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Creative Commons and Other Open Licensing

Information about Creative Commons, open data, and open software licenses.


One of the strengths of open access materials is the ability to improve a work’s accessibility or building a work with accessibility and usability in mind. Accessibility means someone with a disability must be able to obtain information as fully, equally, and independently as a person without a disability. User groups with special needs and disabilities can include blind users who use screen reader software, low vision and/or colorblind users, users with low technology access or skill levels, and low-mobility users who use only keyboard controls. 

Web Content Accessibility Guidelines (WCAG) have become the standard for digital accessibility. WCAG provides guidelines and success criteria revolve around four basic principles:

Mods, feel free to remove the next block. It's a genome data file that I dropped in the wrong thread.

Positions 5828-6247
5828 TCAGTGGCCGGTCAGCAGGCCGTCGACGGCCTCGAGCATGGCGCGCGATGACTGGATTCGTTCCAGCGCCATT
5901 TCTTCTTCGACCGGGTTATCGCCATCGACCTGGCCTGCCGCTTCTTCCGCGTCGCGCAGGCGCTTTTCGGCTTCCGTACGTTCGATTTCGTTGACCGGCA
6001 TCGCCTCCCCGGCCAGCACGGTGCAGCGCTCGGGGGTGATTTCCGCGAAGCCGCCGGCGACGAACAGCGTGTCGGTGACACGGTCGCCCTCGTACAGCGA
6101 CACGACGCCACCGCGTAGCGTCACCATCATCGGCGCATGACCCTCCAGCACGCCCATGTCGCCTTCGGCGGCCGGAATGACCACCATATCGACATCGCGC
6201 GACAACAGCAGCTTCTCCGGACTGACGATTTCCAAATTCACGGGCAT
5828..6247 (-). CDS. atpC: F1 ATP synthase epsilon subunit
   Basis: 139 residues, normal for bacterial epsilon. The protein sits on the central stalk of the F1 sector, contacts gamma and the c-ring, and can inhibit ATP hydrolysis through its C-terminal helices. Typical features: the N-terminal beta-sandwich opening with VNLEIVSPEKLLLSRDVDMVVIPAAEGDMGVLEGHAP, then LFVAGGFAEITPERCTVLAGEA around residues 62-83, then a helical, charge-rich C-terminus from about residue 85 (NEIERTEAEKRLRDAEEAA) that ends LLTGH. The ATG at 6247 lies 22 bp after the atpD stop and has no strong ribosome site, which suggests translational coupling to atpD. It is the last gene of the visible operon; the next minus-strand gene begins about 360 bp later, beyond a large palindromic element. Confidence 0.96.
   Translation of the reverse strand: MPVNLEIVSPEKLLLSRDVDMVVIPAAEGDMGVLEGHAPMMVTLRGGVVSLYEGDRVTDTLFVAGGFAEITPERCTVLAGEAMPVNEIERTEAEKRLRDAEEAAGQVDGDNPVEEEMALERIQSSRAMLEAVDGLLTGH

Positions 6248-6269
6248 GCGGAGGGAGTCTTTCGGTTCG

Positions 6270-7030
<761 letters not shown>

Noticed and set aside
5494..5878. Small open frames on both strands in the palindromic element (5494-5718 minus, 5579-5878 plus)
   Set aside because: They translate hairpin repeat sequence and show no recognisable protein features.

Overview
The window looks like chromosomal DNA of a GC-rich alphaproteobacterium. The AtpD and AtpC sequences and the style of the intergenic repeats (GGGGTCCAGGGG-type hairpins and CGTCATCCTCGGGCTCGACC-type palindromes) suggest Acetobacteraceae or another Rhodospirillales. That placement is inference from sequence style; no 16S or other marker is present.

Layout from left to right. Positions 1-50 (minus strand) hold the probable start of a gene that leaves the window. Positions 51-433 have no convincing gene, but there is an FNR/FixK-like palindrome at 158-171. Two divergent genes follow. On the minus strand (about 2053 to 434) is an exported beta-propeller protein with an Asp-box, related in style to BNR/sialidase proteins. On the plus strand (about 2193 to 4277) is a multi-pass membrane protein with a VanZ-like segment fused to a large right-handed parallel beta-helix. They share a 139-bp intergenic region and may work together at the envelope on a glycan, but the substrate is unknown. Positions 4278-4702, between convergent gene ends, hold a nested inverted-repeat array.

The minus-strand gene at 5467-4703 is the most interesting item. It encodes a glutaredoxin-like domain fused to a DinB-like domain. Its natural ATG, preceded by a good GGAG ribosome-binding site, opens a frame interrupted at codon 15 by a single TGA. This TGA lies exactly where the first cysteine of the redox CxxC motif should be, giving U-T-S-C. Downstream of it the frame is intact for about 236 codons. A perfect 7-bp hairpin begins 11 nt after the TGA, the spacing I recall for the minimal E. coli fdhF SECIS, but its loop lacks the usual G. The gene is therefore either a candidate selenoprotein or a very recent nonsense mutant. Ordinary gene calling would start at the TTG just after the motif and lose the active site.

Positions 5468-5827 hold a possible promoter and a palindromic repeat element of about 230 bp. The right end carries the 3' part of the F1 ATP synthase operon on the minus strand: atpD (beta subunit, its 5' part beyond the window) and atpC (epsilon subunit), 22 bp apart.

•     Perceivability is concerned with whether information is consumable and visible to all users. Information should be displayed in different ways, such as providing text transcripts for audio or alt text for images.
  •     Operability applies to whether users can effectively operate and navigate a website with a variety of tools. For example, providing proper headings or descriptive linking would help make webpages more compatible with screen readers and voice recognition software.
  •     Understandable is concerned with whether operations and information are clear and concise. So here, descriptive instructions and unambiguous error messages would help make a page more understandable to users needing to complete a specified task.
  •     Robust when they can be used with a multitude of browsers, devices, and assistive technologies.

Adaptation and Remix Resources

Further Resources